Updated at 11:49 a.m.
In search of a veteran reliever who could help soften the burden on late-inning stars Drew Storen and Tyler Clippard, the Nationals are turning to a one-time nemesis from a division rival.
The Nationals have come to terms on a one-year contract with former Phillies closer Brad Lidge, the club announced this morning. The deal will pay the 35-year-old a 1 million base salary, with incentives, according to CSNphilly.com's Jim Salisbury.
Lidge has extensive experience closing in both Houston and Philadelphia, but in Washington he'll be used as a setup man, probably pitching the seventh inning in front of Clippard and Storen.
Though injuries and inconsistent performances cost him the closing job with the Phillies, Lidge did put up strong numbers last season when healthy. In 25 games, he posted a 1.40 ERA, striking out 23 in 19 13 innings.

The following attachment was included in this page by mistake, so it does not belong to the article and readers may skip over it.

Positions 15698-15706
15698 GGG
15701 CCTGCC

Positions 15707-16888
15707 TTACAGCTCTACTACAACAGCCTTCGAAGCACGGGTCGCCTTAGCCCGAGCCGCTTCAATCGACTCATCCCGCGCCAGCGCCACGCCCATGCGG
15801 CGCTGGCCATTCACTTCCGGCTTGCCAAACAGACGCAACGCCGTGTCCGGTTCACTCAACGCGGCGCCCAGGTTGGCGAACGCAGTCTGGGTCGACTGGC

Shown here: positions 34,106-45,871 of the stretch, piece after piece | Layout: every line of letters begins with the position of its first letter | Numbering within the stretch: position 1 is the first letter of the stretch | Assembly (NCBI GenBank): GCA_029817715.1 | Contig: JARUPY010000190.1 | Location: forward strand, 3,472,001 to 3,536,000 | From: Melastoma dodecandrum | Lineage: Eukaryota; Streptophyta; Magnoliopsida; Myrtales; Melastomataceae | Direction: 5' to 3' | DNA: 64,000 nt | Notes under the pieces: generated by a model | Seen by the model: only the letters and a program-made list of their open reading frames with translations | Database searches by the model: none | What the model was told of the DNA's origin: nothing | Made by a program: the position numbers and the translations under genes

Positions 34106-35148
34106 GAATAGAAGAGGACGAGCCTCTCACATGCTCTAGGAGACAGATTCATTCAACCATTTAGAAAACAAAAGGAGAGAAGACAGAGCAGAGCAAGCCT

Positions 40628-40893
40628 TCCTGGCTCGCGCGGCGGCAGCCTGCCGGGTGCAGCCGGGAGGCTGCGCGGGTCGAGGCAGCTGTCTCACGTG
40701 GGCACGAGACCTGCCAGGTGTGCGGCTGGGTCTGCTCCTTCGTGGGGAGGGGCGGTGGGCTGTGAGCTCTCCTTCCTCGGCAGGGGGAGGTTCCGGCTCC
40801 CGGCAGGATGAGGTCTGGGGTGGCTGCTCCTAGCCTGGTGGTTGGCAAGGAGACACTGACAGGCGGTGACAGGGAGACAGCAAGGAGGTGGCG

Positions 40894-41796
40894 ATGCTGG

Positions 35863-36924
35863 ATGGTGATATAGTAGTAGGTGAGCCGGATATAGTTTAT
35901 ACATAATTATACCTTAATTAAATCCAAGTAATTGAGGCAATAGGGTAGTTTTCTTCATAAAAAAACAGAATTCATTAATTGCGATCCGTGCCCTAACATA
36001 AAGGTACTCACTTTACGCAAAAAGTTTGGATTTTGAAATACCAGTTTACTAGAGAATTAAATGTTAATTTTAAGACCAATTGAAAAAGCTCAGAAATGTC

One red flag, though: Lidge's fastball velocity has dropped significantly over the years, from an average of 95.8 mph in 2007 to only 89.3 mph in 2011.
That said, the Nationals aren't counting on Lidge to be the dominant, late-inning bulldog who saved 221 games from 2004 to 2010. He's more of an insurance policy, another arm added to what was already one of the majors' strongest bullpens in 2011.
As things stand, that relief corps is expected to include Storen, Clippard, Lidge, left-handers Sean Burnett and Tom Gorzelanny, right-hander Henry Rodriguez and whichever of three starters fails to make the Opening Day rotation: Ross Detwiler, John Lannan or Chien-Ming Wang.